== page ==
Entries in Rafael Nadal (37)


Another Federer masterpiece at the theater of Wimbledon

By Art Spander

WIMBLEDON, England — This is his stage, if not quite his masterpiece theater then his theater of masterpieces, Wimbledon, Centre Court.

Others have made appearances, but somehow as Friday, invariably the place is Roger Federer’s.

Rafael Nadal, a bit younger, seemingly a bit stronger, was supposed to win that semifinal, wasn’t he? But when the guy on the other side of the net is Roger Federer, and the match is at Wimbledon, as we learned again, predictions go wrong.

Federer took Nadal out of his game and with a 7-6 (3), 1-6, 6-3, 6-4 victory took himself into a Wimbledon final for a 12th time. He’s won eight of those finals and Sunday has the opportunity make it nine.

His opponent will be Novak Djokovic, the defending champion, the top player in the ATP rankings and a 6-2, 4-6, 6-3, 6-2 winner over Roberto Bautista Agut in the other semi.

“It will be difficult,” said Federer. “He’s not No. 1 by chance. But I’m very excited.”

As were the screaming fans at Wimbledon, whether in the high-priced seats where, like Lakers and Warriors games back in the states, royalty gathers — there figurative, here genuine — and up on “Henman Hill,” where the masses watch on giant screen TV, the action happening a few yards away.

Federer may be Swiss, but the Brits have come to embrace him because of the classy, graceful way he’s performed at the their tournament, the world’s oldest, the All-England Lawn Tennis championships.

He is 37, almost 38, but the elegantly way he plays, those one-handed backhands, those huge serves — he opened with an ace — is ageless. “I’m exhausted,” he told the BBC, moments after leaving the court.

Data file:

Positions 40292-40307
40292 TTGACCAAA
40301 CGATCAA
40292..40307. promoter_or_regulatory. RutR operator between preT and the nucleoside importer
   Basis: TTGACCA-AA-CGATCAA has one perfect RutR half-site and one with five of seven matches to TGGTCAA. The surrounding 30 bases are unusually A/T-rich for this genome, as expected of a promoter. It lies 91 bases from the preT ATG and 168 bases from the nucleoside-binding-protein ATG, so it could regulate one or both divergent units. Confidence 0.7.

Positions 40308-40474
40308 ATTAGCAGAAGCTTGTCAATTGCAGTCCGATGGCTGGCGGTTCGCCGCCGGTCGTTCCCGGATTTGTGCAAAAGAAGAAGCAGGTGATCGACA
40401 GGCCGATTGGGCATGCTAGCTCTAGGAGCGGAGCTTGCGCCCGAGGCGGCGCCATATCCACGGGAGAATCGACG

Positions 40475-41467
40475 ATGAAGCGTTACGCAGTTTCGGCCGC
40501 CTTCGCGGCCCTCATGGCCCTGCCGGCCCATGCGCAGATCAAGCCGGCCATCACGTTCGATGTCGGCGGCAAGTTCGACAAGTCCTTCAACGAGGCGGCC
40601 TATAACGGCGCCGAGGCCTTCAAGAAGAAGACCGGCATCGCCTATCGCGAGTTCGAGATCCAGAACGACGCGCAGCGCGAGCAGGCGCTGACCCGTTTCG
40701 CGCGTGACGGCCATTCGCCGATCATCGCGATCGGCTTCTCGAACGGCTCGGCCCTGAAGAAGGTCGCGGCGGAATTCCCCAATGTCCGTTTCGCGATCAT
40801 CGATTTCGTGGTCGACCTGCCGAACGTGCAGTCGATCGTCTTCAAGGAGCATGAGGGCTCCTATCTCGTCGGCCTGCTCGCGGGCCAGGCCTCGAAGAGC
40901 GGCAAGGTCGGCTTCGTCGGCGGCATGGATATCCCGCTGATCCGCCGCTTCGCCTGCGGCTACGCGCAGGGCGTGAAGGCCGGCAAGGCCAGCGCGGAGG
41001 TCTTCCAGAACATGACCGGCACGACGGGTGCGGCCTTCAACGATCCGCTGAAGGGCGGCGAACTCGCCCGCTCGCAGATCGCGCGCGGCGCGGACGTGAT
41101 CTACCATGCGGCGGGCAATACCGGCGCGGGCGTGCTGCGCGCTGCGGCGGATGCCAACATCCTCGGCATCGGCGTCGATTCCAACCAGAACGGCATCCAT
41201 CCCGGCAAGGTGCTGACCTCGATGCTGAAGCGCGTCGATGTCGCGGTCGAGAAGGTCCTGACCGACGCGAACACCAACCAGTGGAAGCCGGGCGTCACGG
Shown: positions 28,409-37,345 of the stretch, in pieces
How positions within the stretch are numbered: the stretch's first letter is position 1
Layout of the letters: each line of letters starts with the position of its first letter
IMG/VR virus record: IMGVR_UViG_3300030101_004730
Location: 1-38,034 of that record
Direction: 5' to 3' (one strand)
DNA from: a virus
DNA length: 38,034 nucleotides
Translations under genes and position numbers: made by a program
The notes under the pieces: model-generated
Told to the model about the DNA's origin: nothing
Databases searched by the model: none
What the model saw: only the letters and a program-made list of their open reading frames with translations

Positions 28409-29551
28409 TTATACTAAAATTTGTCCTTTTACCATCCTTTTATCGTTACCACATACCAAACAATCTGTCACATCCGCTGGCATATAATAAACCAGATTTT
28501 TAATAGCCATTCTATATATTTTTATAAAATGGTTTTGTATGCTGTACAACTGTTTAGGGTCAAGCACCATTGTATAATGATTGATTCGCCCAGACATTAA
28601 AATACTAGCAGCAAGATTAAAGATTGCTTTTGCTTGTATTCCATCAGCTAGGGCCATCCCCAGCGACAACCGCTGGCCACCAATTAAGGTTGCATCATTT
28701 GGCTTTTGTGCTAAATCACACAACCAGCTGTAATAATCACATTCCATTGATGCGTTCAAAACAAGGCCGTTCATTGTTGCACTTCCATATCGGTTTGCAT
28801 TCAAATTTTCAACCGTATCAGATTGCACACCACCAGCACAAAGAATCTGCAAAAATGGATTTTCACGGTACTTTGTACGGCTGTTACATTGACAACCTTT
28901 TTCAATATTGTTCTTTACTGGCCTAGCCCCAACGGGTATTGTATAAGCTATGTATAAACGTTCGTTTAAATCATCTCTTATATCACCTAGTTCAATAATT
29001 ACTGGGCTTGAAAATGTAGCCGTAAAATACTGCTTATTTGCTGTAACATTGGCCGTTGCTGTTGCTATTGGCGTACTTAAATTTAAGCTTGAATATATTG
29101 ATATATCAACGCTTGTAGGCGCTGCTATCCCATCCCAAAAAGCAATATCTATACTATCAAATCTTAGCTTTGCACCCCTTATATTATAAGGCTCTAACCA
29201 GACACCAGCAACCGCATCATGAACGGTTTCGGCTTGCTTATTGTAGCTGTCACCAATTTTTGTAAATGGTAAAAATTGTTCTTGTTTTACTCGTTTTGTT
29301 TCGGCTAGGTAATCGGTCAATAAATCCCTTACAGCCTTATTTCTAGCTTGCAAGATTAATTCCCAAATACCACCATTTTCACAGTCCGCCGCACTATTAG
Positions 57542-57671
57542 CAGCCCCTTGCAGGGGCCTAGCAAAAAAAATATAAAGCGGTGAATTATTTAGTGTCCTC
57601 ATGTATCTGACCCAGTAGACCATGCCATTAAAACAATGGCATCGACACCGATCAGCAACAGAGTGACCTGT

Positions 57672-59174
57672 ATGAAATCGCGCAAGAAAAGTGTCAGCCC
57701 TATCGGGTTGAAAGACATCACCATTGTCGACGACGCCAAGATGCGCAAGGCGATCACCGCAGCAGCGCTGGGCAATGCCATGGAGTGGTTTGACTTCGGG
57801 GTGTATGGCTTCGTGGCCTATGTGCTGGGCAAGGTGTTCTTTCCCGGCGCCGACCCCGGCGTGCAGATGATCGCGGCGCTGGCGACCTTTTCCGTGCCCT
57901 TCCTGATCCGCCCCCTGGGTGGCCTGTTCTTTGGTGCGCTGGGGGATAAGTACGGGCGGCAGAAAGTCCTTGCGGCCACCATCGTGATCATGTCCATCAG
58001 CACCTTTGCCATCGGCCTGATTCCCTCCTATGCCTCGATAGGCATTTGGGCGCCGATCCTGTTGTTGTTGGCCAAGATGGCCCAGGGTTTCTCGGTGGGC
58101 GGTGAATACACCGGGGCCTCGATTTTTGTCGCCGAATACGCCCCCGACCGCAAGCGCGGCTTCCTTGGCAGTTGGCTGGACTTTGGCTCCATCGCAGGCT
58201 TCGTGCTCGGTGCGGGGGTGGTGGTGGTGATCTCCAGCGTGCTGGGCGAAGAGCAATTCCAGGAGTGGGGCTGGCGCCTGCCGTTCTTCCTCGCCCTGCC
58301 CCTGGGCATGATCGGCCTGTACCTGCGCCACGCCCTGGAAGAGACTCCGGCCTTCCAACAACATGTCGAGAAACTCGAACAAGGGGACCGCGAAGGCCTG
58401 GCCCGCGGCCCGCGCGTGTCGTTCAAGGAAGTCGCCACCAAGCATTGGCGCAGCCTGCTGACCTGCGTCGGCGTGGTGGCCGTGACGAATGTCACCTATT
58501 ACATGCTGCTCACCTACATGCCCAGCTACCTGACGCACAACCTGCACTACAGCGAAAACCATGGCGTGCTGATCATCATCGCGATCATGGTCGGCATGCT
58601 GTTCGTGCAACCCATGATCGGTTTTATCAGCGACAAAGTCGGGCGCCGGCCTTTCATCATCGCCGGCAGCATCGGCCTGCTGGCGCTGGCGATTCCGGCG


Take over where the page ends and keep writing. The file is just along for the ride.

Just four sets and just 3 hours and 2 minutes, compared to that five-set, 4 hour and 48 minute epic final between Roger and Rafa in 2008, but he was 11 years younger.

And of course, he had 11 fewer years experience.

“It was tough at the end,” said Federer of Nadal almost forcing a fifth set. “He played some unbelievable shots in the match. I think the match was played at a very high level.”

Which one would suppose when the two of the three players acknowledged to be the best of their era go at it, Federer with his 20 Grand Slam victories, the 33-year-old Nadal with his 18.

“The first set was huge,” said Federer. Indeed, Federer had won only two of the previous 18 matches when Nadal took the first set. Now, overall, against each other, Nadal has 25 wins, Federer 16.

To Nadal, the outcome could be explained easily. “I think his return (game) was better than my one,” he said.

As you know, Rafa, a Spaniard who came to English after he came to the tennis tour, sometimes has problems with the language. That bothers him less than the problems he had with Federer. And with his own game. “I didn’t receive well,” said Nadal, meaning returning serve, not going out for a sideline pass.

“When that happens,” Nadal said, “(Federer’s) at an advantage. He’s in control of the match because you feel a little bit more under pressure than him.”